At a creek bed, Henry admits that he knew what Lyman did to the car, they fight, and eventually Henry jumps into the water and the stream carries him away. Lyman jumps in to save him, but it’s too late. The story ends with Lyman putting the car in first gear and watching as the red convertible they both share sinks into the river. In “The Red Convertible,” Endrich shows that some trauma is too great and nothing can fix it. This is illustrated by believable characters and leaving just enough unexplained that we can make our own interpretations of what Henry went through and what he is thinking and feeling.
This fiction short story “The Red Convertible” by Louise Erdrich his, short story he uses a first person narrator. In addition to Lyman’s first person account, fact that the story is told from his point of view is also a element of the narrative structure .Lyman narrates THE STORY and recounts memories of his relationship with his brother, telling of the good times they had with their car until Henry’s deployment to Vietnam. Lyman misses Henry dearly and writes him often, always told stories of the trouble with him and his brother got into when they were younger. The road trip that the brothers take in the red convertible to Canada. In this scene the red convertible is symbolizing Henry and Lyman's close relationship to one another.
Although, lucky with his finances, Lyman had changed, when Henry, his brother died. Lyman decided that he would no longer drive a car, he would walk around town. He was deeply saddened by Henry death. He missed the good times he shared with his brother. The trips they would take and lying in the green pastures with no cares in the world, just day dreaming!
The car symbolizes a brotherhood between the main characters. This brotherhood changed after Henry, the oldest brother, returned from war and things were never quite the same between the brothers. Both brothers had something they truly desired for themselves and their sibling. Henry had a desire for freedom while Lyman had a desire to get his older brother back to normal. Desire is a complex word with different official meanings and varied effects on people.
This brings conflict into the story, Lyman struggles to awaken his brothers old self by trashing their beloved red convertible in an attempt to get his brother Henry to return to his normal self. In the story, the material is not exactly arranged in chronological order. The main protagonist has a number of flashbacks within the short story. These flashbacks serve as a reflection and sheds some light on Lyman's and his brothers experiences, closeness, and attitudes. The effect that is achieved through this organization of the plot is that it grants the readers and insight into the actions, personalities, and emotions of each of the bothers.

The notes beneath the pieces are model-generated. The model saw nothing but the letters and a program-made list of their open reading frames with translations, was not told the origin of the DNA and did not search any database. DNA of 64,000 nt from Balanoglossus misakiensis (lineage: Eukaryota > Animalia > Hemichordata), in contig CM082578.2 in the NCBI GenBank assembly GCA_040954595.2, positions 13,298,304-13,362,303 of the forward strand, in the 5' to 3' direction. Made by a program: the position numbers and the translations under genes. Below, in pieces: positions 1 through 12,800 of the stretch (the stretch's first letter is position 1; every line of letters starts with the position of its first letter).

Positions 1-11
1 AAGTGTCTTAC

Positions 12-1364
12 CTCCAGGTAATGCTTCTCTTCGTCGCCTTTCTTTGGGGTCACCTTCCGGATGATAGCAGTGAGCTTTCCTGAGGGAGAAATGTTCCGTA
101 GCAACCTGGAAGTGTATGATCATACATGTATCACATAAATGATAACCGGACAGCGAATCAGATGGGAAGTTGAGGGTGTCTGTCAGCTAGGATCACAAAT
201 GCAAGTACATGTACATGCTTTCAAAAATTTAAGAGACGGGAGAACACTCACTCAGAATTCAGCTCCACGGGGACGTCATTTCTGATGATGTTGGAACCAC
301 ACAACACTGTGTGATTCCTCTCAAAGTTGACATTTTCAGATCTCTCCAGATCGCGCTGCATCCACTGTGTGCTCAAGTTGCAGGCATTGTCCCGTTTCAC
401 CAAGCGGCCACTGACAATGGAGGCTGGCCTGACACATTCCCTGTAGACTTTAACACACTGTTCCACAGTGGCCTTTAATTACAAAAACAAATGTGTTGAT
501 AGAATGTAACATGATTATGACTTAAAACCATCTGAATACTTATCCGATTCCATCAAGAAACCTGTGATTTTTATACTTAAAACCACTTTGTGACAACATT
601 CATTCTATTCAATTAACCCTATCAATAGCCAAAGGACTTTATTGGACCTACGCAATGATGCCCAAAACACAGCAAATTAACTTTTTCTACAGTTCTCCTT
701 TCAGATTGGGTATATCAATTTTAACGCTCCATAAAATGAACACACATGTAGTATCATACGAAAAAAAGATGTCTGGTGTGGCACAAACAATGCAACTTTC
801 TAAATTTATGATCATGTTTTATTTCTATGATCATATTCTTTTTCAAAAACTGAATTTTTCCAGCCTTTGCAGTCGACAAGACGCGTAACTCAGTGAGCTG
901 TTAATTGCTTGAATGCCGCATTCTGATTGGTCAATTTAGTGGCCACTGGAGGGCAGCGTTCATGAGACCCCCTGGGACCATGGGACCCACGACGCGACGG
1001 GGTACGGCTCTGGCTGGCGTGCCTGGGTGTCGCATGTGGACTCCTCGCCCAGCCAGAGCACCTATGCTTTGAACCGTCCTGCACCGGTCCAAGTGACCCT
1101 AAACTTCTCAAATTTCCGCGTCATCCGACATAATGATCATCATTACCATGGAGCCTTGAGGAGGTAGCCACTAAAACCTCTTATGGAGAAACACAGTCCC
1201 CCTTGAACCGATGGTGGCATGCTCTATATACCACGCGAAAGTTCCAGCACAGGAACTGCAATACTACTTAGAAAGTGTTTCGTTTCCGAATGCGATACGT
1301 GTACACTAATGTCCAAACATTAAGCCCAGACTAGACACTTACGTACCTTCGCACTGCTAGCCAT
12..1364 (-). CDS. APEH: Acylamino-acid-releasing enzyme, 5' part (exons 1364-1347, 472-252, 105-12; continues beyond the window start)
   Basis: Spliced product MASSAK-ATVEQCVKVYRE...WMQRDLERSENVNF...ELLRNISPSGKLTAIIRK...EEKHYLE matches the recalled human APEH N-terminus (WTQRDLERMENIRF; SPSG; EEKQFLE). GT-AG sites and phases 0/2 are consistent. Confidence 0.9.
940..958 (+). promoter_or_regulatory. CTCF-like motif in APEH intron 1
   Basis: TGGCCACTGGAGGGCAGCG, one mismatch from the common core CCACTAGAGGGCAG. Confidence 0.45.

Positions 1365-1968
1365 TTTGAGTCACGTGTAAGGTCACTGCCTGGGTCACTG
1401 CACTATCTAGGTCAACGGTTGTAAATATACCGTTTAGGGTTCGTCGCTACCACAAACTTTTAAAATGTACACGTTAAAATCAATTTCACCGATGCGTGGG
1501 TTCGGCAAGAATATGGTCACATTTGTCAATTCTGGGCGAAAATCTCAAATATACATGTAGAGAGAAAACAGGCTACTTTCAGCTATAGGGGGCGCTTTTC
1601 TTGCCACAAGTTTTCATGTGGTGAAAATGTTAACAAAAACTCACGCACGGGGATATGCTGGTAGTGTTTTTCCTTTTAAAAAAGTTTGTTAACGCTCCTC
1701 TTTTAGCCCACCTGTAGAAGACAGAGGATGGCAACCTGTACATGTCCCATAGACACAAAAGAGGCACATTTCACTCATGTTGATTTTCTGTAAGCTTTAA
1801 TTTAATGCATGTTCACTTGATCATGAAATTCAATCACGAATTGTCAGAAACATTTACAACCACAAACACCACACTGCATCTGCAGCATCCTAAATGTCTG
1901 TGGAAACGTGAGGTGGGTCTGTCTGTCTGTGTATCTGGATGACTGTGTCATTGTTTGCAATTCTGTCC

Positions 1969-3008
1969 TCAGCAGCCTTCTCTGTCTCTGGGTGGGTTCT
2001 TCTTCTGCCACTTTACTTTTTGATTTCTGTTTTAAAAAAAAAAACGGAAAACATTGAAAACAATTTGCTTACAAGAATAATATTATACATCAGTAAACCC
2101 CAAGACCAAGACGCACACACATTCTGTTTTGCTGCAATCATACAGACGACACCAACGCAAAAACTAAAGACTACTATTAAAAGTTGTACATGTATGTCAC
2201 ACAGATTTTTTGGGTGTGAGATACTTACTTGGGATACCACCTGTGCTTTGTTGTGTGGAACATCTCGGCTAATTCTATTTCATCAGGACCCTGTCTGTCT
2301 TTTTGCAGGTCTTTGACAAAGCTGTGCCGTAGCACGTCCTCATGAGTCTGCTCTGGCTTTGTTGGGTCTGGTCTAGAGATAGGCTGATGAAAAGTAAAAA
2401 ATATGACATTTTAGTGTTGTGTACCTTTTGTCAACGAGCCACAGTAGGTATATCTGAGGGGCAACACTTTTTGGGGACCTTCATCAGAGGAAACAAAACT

- Henry and Lyman get into a small fight about who gets the car. Then henry says hes going to go cool off in the river but ends up committing suicide getting drowned and washed away by the river. Then Lyman drives the car into the water. How important is the setting in this story? Is it important to know that Henry and Lyman are Chippewa and that they live on a reserve?
I pictured her holding a cigarette for me to smoke while I was bleeding and all." (Salinger,104) In this quote, Holden is flirting with death as he imagines himself getting shot and bleeding relentlessly. On the other hand, Charlie does not go to thoughts of suicide to cope. "… Bob said he heard it before, and he heard that it was some kid's suicide note. I really hope it wasn't because then I don’t know if I like the ending."
Then he runs over to the river and jumps in” (Louise Erdrich 313). Henry chose his own death in this story, which was to commit suicide; from struggling with the PTSD from the war, the river is his freedom from the struggle, “’My boots are filling,’ he says. He says this in a normal voice, like he just noticed and he doesn’t know what to think of it. Then he’s gone” (Louise Erdrich 314). Both of the characters Henry and Farquhar saw the river as being their way to freedom, it was a different type off freedom but yet it was still freedom to them to escape their
He told us that if we are being forced here, that we will not gain that much from meeting. However, if we want to be there; then the meetings will help change our lives. This man has been sober for nineteen years. He ended up marrying his girlfriend and he is very active in his son’s live. He states it continues to be a struggle and that he will continually be an alcoholic, but he knows that he has stopped the cycle.